By: Dr. Sam Vaknin
The syntax is tortured, the grammar mutilated, but the message – sent by snail mail, telex, fax, or e-mail – is coherent: an African bigwig or his heirs wish to transfer funds amassed in years of graft and venality to a safe bank account in the West. They seek the recipient’s permission to make use of his or her inconspicuous services for a percentage of the loot – usually many millions of dollars. A fee is required to expedite the proceedings, or to pay taxes, or to bribe officials – they plausibly explain. A recent (2005) variant involves payment with expertly forged postal money orders for goods exported to a transit address.
It is a scam two decades old – and it still works. In September 2002, a bookkeeper for a Berkley, Michigan law firm embezzled $2.1 million and wired it to various bank accounts in South Africa and Taiwan. Other victims were kidnapped for ransom as they traveled abroad to collect their “share”. Some never made it back. Every year, there are 5 such murders as well as 8-10 snatchings of American citizens alone. The usual ransom demanded is half a million to a million dollars.
The scam is so widespread that the Nigerians saw fit to explicitly ban it in article 419 of their penal code. The Nigerian President, Olusegun Obasanjo castigated the fraudsters for inflicting “incalculable damage to Nigerian businesses” and for “placing the entire country under suspicion”.
“Wired” quotes statistics presented at the International Conference on Advance Fee (419) Frauds in New York on Sept. 17, 2002:
“Roughly 1 percent of the millions of people who receive 419 e-mails and faxes are successfully scammed. Annual losses to the scam in the United States total more than $100 million, and law enforcement officials believe global losses may total over $1.5 billion.”
According to the “IFCC 2001 Internet Fraud Report”, published by the FBI and the National White Collar Crime Center, Nigerian letter fraud cases amount to 15.5 percent of all grievances. The Internet Fraud Complaint Center (renamed the Internet Crime Complaint Center, or IC3) refers such rip-offs to the US Secret Service. While the median loss in all manner of Internet fraud was $435 – in the Nigerian scam it was a staggering $5575. But only one in ten successful crimes is reported, says the FBI’s report.
The IFCC provides this advisory to potential targets:
- Be skeptical of individuals representing themselves as Nigerian or other foreign government officials asking for your help in placing large sums of money in overseas bank accounts.
- Do not believe the promise of large sums of money for your cooperation.
- Do not give out any personal information regarding your savings, checking, credit, or other financial accounts.
- If you are solicited, do not respond and quickly notify the appropriate authorities.
The “419 Coalition” is more succinct and a lot more pessimistic:
- “NEVER pay anything up front for ANY reason.
- NEVER extend credit for ANY reason.
- NEVER do ANYTHING until their check clears.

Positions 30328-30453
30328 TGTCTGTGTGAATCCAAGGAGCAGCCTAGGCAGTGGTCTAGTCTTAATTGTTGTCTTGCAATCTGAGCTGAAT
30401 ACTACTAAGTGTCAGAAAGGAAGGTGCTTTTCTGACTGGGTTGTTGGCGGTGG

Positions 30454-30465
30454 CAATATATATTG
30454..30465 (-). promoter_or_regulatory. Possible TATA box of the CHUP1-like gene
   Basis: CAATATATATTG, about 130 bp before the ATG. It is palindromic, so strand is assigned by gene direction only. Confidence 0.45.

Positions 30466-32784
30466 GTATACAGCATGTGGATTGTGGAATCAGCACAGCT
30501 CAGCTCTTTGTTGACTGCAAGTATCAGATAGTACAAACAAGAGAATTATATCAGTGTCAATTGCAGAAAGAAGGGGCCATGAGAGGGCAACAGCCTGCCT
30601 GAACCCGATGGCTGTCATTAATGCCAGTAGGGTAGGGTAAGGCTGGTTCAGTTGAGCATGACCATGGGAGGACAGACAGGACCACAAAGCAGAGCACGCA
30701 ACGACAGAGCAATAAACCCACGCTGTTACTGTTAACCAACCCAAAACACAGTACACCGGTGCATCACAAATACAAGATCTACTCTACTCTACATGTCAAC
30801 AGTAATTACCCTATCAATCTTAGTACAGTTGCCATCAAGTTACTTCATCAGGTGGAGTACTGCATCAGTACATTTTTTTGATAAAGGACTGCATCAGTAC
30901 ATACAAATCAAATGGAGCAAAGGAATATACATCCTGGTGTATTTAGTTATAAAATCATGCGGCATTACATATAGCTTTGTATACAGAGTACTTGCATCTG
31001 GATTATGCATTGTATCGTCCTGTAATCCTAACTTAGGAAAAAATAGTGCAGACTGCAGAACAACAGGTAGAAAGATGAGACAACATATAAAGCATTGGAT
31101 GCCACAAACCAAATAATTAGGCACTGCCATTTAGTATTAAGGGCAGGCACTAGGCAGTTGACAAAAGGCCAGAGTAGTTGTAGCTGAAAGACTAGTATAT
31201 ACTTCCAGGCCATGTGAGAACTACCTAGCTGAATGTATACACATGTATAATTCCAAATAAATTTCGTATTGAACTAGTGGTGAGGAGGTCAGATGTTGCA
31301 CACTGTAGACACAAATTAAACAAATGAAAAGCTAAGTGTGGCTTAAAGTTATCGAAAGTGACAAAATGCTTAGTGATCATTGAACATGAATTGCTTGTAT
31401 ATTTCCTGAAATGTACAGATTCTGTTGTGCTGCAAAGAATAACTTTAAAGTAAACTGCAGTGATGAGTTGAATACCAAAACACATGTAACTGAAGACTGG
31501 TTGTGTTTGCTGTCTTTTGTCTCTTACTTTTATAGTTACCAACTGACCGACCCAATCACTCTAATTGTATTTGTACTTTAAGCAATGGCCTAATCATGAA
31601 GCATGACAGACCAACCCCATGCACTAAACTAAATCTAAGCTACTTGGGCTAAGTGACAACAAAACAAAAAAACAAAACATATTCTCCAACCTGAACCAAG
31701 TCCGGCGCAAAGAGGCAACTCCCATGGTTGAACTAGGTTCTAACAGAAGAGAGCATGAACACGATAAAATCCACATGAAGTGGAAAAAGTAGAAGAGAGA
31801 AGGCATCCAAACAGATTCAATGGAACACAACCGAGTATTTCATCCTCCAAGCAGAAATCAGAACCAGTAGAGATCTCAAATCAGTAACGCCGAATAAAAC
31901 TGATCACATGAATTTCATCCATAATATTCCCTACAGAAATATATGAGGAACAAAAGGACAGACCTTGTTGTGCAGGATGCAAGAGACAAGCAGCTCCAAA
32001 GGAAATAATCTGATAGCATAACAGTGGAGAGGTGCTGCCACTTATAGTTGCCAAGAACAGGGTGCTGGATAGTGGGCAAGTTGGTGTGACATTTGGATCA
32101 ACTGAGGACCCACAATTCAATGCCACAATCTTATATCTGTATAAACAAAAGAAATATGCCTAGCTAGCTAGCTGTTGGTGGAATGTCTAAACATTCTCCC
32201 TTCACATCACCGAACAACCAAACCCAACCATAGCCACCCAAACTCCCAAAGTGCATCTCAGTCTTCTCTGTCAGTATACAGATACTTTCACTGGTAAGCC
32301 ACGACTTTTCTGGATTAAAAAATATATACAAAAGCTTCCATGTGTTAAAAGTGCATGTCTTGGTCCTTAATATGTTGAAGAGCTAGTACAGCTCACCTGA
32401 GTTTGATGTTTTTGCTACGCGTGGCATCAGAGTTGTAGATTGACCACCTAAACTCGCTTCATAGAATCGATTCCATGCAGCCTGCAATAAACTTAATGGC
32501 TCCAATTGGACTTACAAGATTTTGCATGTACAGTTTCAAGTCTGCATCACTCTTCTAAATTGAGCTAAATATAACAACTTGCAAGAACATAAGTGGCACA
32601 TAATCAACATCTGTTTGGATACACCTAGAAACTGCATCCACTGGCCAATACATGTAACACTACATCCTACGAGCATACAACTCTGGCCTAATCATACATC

- NEVER expect ANY help from the Nigerian Government.
- NEVER rely on YOUR Government to bail you out.”
The State Department’sBureau of International Narcotics and Law Enforcement Affairs published a brochure titled “Nigerian Advance Fee Fraud”. It describes the history of this particular type of swindle:
“AFF criminals include university-educated professionals who are the best in the world for nonviolent spectacular crimes. AFF letters first surfaced in the mid-1980s around the time of the collapse of world oil prices, which is Nigeria’s main foreign exchange earner. Some Nigerians turned to crime in order to survive. Fraudulent schemes such as AFF succeeded in Nigeria, because Nigerian criminals took advantage of the fact that Nigerians speak English, the international language of business, and the country’s vast oil wealth and natural gas reserves – ranked 13th in the world – offer lucrative business opportunities that attract many foreign companies and individuals.”
According to London’s Metropolitan Police Company Fraud Department, potential targets in the UK and the USA alone receive c. 1500 solicitations a week. The US Secret Service Financial Crime Division takes in 100 calls a day from Americans approach by the con-men. It now acknowledges that “Nigerian organized crime rings running fraud schemes through the mail and phone lines are now so large, they represent a serious financial threat to the country”.
Sometimes even the stamps affixed to such letters are forged. Nigerian postal workers are known to be in cahoots with the fraudsters. Names and addresses are obtained from “trade journals, business directories, magazine and newspaper advertisements, chambers of commerce, and the Internet”.
Victims are either too intimidated to complain or else reluctant to admit their collusion in money laundering and fraud. Others try in vain to recoup their losses by ploughing more money into the scheme.
Contrary to popular image, the scammers are often violent and involved in other criminal pursuits, such as drug trafficking, According to Nigeria’s Drug Law Enforcement Agency. The blight has spread to other countries. Letters from Sierra Leone, Ghana, Congo, Liberia, Togo, Ivory Coast, Benin, Burkina Faso, South Africa, Taiwan, or even Canada, the United Kingdom, Oman, and Vietnam are not uncommon.
The dodges fall into a few categories.
Over-invoiced contract scams involve the ostensible transfer of amounts obtained through inflated invoices to the bank account of an unrelated foreign firm. Contract fraud or “trade default” is simply a bogus order accompanied by a fraudulent bank draft (or fake postal or other money order) for the products of an export company accompanied by demand for “samples” and various transaction “fees and charges”.